The January Personal Income and Outlays report for December was published today by the Bureau of Economic Analysis. The first chart shows the monthly year-over-year change in the personal consumption expenditures (PCE) price index since 2000. I've also included an overlay of the Core PCE (less Food and Energy) price index, which is the Fed's preferred indicator for gauging inflation.
The latest Headline PCE price index year-over-year rate of 1.35% is a decrease from last month's adjusted 1.42%. The Core PCE index of 1.32% is decrease from the previous month's adjusted 1.44%.
On the chart below, I've highlighted the 2% to 2.5% range. 2% has generally been understood to be the Fed's target for core inflation. However, the Dec. 12 FOMC meeting raised the inflation ceiling to 2.5% for the next year or two, while their accommodative measures (low FFR and quantitative easing) are in place.
I've calculated the index data to two decimal points to highlight the change more accurately. It may seem trivial to focus such detail on numbers that will be revised again next month (the three previous months are subject to revision and the annual revision reaches back three years). But PCE is a key measure of inflation for the Federal Reserve, and the price increases in oil and gasoline, although now well off their interim highs, puts consumer behavior in the spotlight.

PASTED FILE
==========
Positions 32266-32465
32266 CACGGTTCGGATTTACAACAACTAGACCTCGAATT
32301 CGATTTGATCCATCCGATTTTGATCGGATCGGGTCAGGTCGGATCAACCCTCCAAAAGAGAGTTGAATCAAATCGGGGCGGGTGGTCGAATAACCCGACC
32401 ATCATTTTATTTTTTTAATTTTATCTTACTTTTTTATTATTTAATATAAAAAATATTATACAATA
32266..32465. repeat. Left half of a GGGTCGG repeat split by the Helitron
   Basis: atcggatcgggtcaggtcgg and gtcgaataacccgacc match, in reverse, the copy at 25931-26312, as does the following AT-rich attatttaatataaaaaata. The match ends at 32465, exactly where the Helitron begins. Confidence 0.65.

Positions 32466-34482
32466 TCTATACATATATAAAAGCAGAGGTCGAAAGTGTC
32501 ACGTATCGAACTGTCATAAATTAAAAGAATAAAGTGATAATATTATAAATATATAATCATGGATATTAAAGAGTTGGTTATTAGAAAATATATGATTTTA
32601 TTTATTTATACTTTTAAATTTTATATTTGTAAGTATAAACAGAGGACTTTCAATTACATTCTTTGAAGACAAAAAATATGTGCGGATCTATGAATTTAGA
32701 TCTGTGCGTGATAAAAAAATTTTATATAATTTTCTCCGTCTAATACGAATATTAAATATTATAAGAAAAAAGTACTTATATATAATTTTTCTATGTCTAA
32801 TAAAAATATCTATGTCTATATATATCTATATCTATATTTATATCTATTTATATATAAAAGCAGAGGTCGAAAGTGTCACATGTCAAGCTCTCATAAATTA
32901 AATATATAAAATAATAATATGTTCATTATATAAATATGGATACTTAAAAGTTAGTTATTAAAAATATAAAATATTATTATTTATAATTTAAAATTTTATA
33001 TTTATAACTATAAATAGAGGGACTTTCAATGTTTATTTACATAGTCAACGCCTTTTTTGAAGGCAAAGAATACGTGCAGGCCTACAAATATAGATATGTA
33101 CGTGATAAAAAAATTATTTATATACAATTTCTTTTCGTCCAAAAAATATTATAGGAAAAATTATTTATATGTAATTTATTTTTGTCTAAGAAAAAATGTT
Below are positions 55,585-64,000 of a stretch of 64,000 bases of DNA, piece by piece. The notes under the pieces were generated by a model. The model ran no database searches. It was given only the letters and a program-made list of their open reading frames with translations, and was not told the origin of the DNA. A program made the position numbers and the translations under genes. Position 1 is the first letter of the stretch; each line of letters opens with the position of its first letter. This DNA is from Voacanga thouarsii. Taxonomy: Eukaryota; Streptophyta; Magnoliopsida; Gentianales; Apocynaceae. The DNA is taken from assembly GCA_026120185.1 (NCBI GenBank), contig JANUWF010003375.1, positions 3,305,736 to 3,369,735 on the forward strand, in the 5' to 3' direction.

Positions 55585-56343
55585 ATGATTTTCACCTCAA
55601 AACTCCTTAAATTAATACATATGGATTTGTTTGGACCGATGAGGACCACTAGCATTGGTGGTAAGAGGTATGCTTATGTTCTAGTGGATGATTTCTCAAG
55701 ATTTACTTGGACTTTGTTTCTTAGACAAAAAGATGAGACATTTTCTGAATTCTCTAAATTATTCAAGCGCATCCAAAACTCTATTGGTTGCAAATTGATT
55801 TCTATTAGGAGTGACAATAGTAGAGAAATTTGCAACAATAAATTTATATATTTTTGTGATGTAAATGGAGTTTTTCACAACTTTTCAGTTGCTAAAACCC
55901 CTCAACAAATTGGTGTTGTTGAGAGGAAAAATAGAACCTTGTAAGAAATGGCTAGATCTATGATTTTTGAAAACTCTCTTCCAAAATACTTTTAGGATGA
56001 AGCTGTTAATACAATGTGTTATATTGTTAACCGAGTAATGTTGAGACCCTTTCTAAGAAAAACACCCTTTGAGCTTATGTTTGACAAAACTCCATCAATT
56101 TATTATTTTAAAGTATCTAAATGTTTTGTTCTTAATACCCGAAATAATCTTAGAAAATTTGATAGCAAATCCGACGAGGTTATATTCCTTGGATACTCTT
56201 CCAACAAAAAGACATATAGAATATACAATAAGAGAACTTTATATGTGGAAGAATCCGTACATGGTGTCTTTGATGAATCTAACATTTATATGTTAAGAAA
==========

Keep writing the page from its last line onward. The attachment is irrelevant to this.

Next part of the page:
For a long-term perspective, here are the same two metrics spanning five decades.
Note: I use the data from Table 9 in the full release and tables available here.